First let’s look at some examples, and then consider how they might be combined.
NeuroSky have an EEG headset called MindWave that reads brainwaves – a mobile version that connects to PCs and Mac computers, as well as iOS and Android devices, sells for only $99.99.
- The assistive potential of a gesture sensor from Thalmic Labs that I wrote about in an earlier post was also used to fly a model helicopter; see Jedi assistive health technologies.
On the fun side, there are also some unexpected applications of NeuroSky technologies, such as a set of ‘brainwave cat ears,’ that respond to your emotional state, swivelling to indicate to what you are paying attention such as donuts, members of the other sex, etc. Take a look at this video about Necomimi:
A recent application was demonstrated by a team lead by Prof. John Chaung at Berkeley to create a “pass-thought” – a certain pattern of thoughts that can be used to generate a computer-access password – see this article for more.
Another way to access mood or emotional state is to measure skin conductance. The Affectiva Q Sensor, “is a wearable, wireless biosensor that measures emotional arousal via skin conductance, a form of electrodermal activity that grows higher during states such as excitement, attention or anxiety and lower during states such as boredom or relaxation. The sensor also measures temperature and activity.”
Migraine monitoring is another potential health application. See this article for more.
Affectiva also have some interesting technology to determine mood, using video monitoring of a person’s face. An early application is to analyze responses to advertisements. You can try it yourself by having your response to Super Bowl commercials analyzed here: http://www.affectiva.com/affdex/?#pane_tryit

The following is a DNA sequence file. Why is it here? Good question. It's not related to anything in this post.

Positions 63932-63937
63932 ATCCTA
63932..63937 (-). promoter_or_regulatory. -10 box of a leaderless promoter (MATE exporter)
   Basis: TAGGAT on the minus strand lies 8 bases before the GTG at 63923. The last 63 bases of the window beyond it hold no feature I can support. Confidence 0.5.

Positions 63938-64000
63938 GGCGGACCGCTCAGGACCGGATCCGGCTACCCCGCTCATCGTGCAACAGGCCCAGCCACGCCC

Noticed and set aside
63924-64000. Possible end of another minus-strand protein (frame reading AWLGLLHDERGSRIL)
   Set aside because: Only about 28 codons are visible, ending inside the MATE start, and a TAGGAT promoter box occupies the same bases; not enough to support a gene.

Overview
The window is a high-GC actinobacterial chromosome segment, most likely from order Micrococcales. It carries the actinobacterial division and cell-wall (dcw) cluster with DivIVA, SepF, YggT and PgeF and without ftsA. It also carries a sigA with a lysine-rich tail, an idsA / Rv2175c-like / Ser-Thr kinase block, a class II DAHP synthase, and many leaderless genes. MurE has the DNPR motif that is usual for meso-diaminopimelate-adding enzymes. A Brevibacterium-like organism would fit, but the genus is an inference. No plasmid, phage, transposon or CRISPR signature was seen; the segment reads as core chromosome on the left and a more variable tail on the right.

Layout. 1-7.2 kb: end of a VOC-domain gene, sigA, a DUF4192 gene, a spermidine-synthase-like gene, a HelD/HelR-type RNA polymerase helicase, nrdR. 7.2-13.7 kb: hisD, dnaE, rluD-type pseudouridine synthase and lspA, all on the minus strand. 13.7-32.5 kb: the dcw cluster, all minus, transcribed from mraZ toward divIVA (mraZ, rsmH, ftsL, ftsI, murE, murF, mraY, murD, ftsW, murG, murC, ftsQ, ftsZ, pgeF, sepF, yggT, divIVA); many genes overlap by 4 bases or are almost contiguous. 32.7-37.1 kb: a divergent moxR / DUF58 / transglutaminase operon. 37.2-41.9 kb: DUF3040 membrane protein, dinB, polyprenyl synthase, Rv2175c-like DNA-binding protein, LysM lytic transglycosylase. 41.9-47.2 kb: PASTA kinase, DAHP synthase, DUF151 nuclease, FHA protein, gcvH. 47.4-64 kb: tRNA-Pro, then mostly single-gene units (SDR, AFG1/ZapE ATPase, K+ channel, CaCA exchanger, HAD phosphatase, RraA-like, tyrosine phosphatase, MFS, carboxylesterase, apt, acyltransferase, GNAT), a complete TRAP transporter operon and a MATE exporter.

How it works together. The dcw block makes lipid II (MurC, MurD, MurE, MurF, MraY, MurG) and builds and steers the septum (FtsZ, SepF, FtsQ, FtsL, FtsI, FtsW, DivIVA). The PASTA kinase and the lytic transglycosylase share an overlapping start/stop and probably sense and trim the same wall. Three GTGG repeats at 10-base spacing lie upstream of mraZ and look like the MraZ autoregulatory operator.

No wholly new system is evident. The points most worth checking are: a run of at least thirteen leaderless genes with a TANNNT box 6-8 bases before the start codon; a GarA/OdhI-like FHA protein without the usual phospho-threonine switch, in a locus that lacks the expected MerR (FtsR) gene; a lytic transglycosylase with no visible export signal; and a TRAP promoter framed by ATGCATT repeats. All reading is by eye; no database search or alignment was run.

In an earlier post, I discussed the health applications of Google Glass, a wearable headset that records what you see and presents data in your visual field. I can’t help but wonder if a second camera that concurrently records a person’s mood using an Affectiva technology would be useful to provide input to Glass in addition to verbal commands and location context. This might be much like we have two cameras on smartphones – one on each side – one to record the environment, and one to record the user.
Speaking of Glass, it wouldn’t be hard to add a NeuroSky EEG sensor to the headset as another input device. I’m not sure about the ears though…
Gestures could be sensed through a Thalmic Labs wrist band, perhaps combining an Affectiva skin sensor, then add an EEG sensor… You get the idea.
Humans, and indeed all animals, depend on the integration of continuous data from many senses. We should expect no less from developing bio-sensor extensions. We will have a network of integrated sensors that extend our ‘natural’ senses and integrate with our nervous responses.